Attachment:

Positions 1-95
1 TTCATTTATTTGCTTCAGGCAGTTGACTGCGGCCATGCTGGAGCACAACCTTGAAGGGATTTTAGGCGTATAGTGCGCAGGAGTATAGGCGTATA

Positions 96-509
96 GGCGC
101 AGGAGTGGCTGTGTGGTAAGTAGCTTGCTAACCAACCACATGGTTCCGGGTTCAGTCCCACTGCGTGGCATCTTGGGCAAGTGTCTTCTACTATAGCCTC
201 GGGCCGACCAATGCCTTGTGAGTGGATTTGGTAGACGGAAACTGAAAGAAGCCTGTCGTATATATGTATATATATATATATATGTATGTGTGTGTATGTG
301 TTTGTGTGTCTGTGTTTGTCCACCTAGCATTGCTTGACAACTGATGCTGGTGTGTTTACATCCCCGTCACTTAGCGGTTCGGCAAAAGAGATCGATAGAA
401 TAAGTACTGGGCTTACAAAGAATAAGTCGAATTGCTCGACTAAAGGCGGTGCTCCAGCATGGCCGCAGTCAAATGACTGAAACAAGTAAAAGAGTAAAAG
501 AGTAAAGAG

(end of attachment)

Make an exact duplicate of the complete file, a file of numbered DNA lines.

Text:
Positions 1-95
1 TTCATTTATTTGCTTCAGGCAGTTGACTGCGGCCATGCTGGAGCACAACCTTGAAGGGATTTTAGGCGTATAGTGCGCAGGAGTATAGGCGTATA

Positions 96-509
96 GGCGC
101 AGGAGTGGCTGTGTGGTAAGTAGCTTGCTAACCAACCACATGGTTCCGGGTTCAGTCCCACTGCGTGGCATCTTGGGCAAGTGTCTTCTACTATAGCCTC
201 GGGCCGACCAATGCCTTGTGAGTGGATTTGGTAGACGGAAACTGAAAGAAGCCTGTCGTATATATGTATATATATATATATATGTATGTGTGTGTATGTG
301 TTTGTGTGTCTGTGTTTGTCCACCTAGCATTGCTTGACAACTGATGCTGGTGTGTTTACATCCCCGTCACTTAGCGGTTCGGCAAAAGAGATCGATAGAA
401 TAAGTACTGGGCTTACAAAGAATAAGTCGAATTGCTCGACTAAAGGCGGTGCTCCAGCATGGCCGCAGTCAAATGACTGAAACAAGTAAAAGAGTAAAAG
501 AGTAAAGAG